Academic journal article The Hymn

"Look Who Gathers at Christ's Table" Text: Thomas H. Troeger Tune: Michael Corzine

Academic journal article The Hymn

"Look Who Gathers at Christ's Table" Text: Thomas H. Troeger Tune: Michael Corzine

Article excerpt

All of the articles which I am writing for the Hymn Interpretation column of The Hymn focus on hymns which will appear in Glory to God: The New Presbyterian Hymnal. I would like to devote this article to the greatly-expanded communion section of the hymnal.

Not only will there be many additional hymns for the communion service as opposed to only a handful, but they will represent a wide variety of styles from traditional to contemporary to global. I am excited about this section. By having more hymns from which to choose, congregational participation during the serving of the elements will be enhanced.

One of the hymns which I am very excited about is "Look who gathers at Christ's table." I was introduced to this hymn at the Montreat Music and Worship Conference a number of years ago. It immediately became a favorite of mine. I have not seen the hymn in a hymnal nor heard it sung since that conference. So, when it appeared as a consideration for the new hymnal, I was very excited. I became even more excited after the committee voted to include it in our new collection, and I have used it since in hymn festivals which I have organized.

This hymn was secretly commissioned by the First Presbyterian Church in Tallahassee, Florida, in celebration of Brant S. Copeland's fifteenth anniversary as pastor of that congregation in the fall of2000. Thomas H. Troeger and Michael Corzine were selected to compose a hymn. It was first sung in worship on October 15, 2000. The tune is named Copeland in honor of the Copeland family. The sacrament of the Lord's Supper has always been a central part of Brant Copeland's ministry. So, it is very appropriate that the theme of communion was selected for this project.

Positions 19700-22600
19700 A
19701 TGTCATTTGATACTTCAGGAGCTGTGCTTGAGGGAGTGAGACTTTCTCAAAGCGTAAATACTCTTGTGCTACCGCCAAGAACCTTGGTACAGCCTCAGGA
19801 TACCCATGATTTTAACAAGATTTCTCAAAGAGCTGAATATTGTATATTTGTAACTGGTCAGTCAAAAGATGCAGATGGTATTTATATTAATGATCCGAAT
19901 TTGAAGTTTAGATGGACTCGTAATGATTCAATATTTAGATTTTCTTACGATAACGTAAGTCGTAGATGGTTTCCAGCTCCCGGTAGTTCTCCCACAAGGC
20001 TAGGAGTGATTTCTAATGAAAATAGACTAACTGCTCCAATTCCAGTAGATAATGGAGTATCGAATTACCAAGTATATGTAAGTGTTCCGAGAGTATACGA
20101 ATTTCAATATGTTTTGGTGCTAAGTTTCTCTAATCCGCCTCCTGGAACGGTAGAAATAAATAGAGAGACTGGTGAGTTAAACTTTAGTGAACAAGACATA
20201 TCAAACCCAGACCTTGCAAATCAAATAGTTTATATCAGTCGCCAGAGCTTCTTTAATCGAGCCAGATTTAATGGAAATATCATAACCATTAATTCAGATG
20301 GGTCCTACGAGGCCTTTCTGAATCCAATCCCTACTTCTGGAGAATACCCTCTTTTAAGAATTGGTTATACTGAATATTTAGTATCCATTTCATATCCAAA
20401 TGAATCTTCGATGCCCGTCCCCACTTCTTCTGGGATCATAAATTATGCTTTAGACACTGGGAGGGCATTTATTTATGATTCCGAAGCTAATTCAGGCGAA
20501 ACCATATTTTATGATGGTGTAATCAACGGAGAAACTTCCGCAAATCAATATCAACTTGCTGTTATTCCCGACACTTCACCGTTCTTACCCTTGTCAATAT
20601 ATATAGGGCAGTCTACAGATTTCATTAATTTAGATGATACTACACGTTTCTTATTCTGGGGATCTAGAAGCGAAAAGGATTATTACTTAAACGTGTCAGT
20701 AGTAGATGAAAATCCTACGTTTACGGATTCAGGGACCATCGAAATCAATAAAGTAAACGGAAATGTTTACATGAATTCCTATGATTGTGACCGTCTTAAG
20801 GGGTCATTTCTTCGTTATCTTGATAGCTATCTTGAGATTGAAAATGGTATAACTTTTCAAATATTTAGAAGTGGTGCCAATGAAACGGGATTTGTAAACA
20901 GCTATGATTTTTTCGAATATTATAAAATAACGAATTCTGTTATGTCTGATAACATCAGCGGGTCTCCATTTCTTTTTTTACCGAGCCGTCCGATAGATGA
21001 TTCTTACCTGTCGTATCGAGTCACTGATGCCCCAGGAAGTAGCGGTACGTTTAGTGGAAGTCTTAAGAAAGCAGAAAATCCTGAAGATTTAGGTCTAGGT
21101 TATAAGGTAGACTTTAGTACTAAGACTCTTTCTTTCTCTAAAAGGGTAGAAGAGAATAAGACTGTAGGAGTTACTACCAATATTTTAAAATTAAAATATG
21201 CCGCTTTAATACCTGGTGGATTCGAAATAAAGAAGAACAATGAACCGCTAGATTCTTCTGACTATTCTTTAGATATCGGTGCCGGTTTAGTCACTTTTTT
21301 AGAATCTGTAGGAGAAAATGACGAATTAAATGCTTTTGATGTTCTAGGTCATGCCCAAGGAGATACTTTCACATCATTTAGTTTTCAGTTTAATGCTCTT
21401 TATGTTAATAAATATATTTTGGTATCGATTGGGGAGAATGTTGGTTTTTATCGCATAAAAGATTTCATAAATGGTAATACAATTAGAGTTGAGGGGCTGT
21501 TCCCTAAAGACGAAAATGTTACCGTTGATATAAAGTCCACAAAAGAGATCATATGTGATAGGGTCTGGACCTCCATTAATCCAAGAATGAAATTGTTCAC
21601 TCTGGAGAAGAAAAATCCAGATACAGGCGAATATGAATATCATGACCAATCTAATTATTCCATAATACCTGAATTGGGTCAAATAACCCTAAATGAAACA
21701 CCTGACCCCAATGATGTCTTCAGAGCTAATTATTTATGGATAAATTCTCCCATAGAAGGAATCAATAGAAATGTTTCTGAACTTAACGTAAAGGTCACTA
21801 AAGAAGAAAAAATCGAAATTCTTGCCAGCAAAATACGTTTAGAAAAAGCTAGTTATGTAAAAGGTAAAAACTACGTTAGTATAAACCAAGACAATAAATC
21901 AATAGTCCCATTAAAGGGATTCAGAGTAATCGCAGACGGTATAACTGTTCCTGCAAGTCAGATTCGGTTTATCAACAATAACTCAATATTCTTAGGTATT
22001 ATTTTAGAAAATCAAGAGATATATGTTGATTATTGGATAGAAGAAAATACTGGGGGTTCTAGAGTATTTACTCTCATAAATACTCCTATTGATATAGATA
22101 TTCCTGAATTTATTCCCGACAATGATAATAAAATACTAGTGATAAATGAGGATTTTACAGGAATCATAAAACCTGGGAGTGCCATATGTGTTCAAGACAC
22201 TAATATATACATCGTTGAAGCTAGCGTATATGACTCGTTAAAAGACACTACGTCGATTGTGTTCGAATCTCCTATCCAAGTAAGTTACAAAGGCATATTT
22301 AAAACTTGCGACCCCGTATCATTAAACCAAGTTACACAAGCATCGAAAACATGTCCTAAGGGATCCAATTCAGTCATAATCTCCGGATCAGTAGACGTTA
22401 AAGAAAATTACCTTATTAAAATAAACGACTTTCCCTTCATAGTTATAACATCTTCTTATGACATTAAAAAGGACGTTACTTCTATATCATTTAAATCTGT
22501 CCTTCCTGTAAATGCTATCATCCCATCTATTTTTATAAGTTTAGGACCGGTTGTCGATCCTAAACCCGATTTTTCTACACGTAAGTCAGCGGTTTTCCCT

The first verse describes the many different kinds of people who are gathering to take part in the sacrament. Each has a story to tell. We see people who are happy and those who are sad. Some feel inadequate to be part of the sacrament based on sins they have committed or other things which are burdening them. What they have forgotten is that Christ welcomes them with open arms. He invites us to come as we are; he does not want to exclude anyone. All are welcome.

Verse two transports us back through many centuries to see that there have always been people who have struggled with various issues. The table becomes the light that shines on these people who remind all that they and we are not the first people to wrestle with our unworthiness. …

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